Welcome to the fourteenth Log Buffer, the weekly review of the database blogosphere.
We start with a couple pieces on Oracle’s purchase of Sunopsis (news item on ZDNet), the latest in a series of purchases for them. On Andy on Enterprise Software offers Andy Hayler‘s analysis: Sunopsis’s Data Conductor product is superior to Oracle’s Warehouse builder, and will supersede it.
Peter Scott on Pete-s random notes has a couple things to say about it. In the first piece, that Sunopsis’s products will play a key role in Oracle’s placement of its offerings in heterogeneous environments; in the second, Peter congratulates them on their being, in his opinion, not locked into marketing-driven, one-vendor approaches.
Lenz Grimmer observes that conference season is heating up again, and he appears to be right. He’s keeping his eye on the MySQL Northern Europe Customer Conference, the MySQL Central Europe Customer Conference, and he spoke on MySQL and Open Source software at the Linux Business Day yesterday in Luebeck, Germany.
Of course, the 800-pound gorilla of database conferences is Oracle Open World (OOW). There’s going to be a lot of blog coverage of this event, before, during, and after it. I’ll be looking for the best of it for Log Buffer, especially items by bloggers with their critical faculties turned on. I have a handful this week.
And on Radio Free Tooting, Andrew Clarke begins with a little OOW orientation concerning in-conference networking, and an item with the highlights of the keynotes as he sees them: “one of the advantages of attending Open World is the opportunity to see most of the big beasts of the IT savanna”. (Gorillas, 800-pound or otherwise, do not live on the savanna, Andrew, but I’ll let it slide.)
Personal networking is probably the principle business of OOW or any other conference. On the OracleAppsBlog, there’s a piece by Michael Siebert about an opportunity for some of this activity, the 5th Annual OAUG Oracle Users Forum taking place alongside OOW.
Mark Rittman has organized a blogger meet-up for the 24th. Looks like it’ll be a good time.
Crossing the RDBMS gulf, at Getting the Most out of DB2…, Willie Favero has a couple recommendations for IBM’s Information On Demand (IOD) event (the DB2 Tech Conference).
Incidentally, if you’re of a mind to choose a conference to attend based only on the surrounding froth, I notice that OOW is in San Francisco and features Sir Elton John (“Sir”, mind you), while IOD takes place in Anaheim with Gladys Knight (a Knight but not a “Sir”). It’s too bad the events are separated by a couple days, they could have done a video link-up networked version of “That’s What Analyses of Perfomance Trends Are For”… Well, maybe it’s for the best after all. … IOD also has Wayne Brady. Whose conference is it, anyway?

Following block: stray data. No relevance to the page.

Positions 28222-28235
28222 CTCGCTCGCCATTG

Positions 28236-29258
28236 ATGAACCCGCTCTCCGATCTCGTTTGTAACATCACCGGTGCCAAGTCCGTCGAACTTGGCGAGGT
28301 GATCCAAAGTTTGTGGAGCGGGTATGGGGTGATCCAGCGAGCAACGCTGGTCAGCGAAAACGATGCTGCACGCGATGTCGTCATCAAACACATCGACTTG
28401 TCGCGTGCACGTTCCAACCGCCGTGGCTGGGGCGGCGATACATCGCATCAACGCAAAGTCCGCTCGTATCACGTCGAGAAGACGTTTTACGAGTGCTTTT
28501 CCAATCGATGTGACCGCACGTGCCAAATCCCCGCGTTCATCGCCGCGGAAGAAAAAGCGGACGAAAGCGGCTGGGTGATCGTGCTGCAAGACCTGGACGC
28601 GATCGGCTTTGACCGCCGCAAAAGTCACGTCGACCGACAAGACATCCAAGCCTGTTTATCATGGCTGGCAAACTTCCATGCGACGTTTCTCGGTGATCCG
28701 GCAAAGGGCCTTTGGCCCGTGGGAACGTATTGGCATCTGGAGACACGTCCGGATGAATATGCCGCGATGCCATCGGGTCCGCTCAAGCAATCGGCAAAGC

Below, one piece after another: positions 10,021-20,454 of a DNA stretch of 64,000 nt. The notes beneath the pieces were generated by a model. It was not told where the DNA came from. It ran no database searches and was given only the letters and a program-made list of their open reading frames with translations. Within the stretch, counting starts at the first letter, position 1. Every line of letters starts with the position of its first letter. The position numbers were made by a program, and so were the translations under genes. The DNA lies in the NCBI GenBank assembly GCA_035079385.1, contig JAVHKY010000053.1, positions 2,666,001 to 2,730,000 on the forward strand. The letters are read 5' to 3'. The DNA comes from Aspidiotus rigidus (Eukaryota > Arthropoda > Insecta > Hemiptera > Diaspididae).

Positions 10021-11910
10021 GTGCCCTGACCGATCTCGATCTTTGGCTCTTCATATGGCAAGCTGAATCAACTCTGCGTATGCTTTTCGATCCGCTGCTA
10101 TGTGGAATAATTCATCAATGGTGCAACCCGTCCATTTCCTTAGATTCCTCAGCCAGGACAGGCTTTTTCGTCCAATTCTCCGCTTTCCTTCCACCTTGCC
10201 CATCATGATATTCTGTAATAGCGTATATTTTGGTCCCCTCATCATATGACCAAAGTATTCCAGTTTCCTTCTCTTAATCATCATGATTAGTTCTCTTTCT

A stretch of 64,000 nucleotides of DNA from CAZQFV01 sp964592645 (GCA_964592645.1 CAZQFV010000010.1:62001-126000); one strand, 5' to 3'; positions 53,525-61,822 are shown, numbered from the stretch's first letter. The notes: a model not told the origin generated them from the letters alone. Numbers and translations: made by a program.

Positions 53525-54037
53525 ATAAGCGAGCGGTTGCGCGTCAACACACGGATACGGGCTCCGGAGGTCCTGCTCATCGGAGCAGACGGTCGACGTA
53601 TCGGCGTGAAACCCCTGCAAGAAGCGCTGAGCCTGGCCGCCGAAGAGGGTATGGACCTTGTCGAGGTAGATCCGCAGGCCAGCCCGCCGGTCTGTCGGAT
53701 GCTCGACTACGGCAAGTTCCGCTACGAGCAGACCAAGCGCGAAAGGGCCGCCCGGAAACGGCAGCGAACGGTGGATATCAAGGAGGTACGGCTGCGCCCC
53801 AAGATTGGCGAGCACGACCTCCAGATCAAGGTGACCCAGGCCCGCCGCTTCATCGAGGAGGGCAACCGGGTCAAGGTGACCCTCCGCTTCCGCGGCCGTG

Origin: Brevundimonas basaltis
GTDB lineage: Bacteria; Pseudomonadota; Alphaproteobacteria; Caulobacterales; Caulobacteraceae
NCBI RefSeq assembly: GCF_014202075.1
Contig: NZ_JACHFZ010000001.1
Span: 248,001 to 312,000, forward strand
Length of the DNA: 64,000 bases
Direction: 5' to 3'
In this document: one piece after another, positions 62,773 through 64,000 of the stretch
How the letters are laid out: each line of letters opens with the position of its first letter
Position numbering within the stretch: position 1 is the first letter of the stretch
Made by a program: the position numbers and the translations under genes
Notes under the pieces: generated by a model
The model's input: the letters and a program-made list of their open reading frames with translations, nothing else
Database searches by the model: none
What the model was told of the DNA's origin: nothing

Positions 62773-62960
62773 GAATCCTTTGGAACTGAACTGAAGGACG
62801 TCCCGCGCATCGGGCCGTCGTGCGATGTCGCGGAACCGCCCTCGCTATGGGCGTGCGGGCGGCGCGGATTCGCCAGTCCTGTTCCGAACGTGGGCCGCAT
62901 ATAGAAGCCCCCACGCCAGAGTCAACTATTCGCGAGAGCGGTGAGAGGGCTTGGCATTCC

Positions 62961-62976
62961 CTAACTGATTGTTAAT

Pete Finnigan‘s Oracle security weblog has a summary of changes Oracle will make in their critical patch updates, beginning on the 17th. Pete thinks the changes will make it easier to stay on top of Oracle’s updates.
Chris Foot‘s Oracle10g Blog continues its series, The Non-Technical Art of Being a Successful DBA, with an item on third party product evaluations. His guidelines are methodical and thorough. Do read them if you think you’ll be asked to put new technology to the test in your shop.
A short item on data breach expectations on Craig Mullins‘s Perspectives on Database Management, poses the question, if your organization deals with data, is it also prepared to takes the steps required to protect it?.
Chris Eaton on An Expert’s Guide to DB2 Technology offers a comparison of DB2‘s Self-Tuning Memory Manager and Oracle’s equivalent. He suggests that, all things being equal, the DB2 way is superior.
At My-ess-queue-ell vs. My-see-quell, Sheeri Kritzer introduces SQL Hacks, a book for which she served as technical editor. It’s part of O’Reilly’s Hacks series, which aims to, “(reclaim) the term ‘hacking’ for the good guys–innovators who explore and experiment, unearth shortcuts, create useful tools, and come up with fun things to try on their own.” The book is due in November. Congratulations, Sheeri!
Magnus Hagander‘s PostgreSQL Blog announces the 1.0-release of Npgsql, a Free/Open Source .Net data provider for Postgresql. Here’s Npgsql’s homepage.
Over on Database Soup (dataminestrone, anyone?), Josh Berkus has published the third part of his series on replication in Postgres. This one looks at two tools, Mammoth Replicator, and Slony-I.
Lucas Jellema on the AMIS Technology Blog has a useful item on finding tables with multiple foreign keys to the same referenced table, in Oracle.
There’s an excellent piece on the relationships between databases and systems on Blogging About Oracle, by Piet de Visser. To use his nutshell, “It comes down to this: Should there be many databases on a single system (m:1, the traditional approach), or should there be many systems underneath one database (1:m, grid)? And when is 1:1 appropriate?”
That’s all for this edition. Adam Machanic is standing by to edit one in the near future (he’s kind of busy these days, I’m sure he’ll explain why), and Guy Bowerman is going to take the reins for LB#16 on the 27th. Next week is up for grabs, so please read the Log Buffer homepage if you’d like to try your hand.
‘Til next time!
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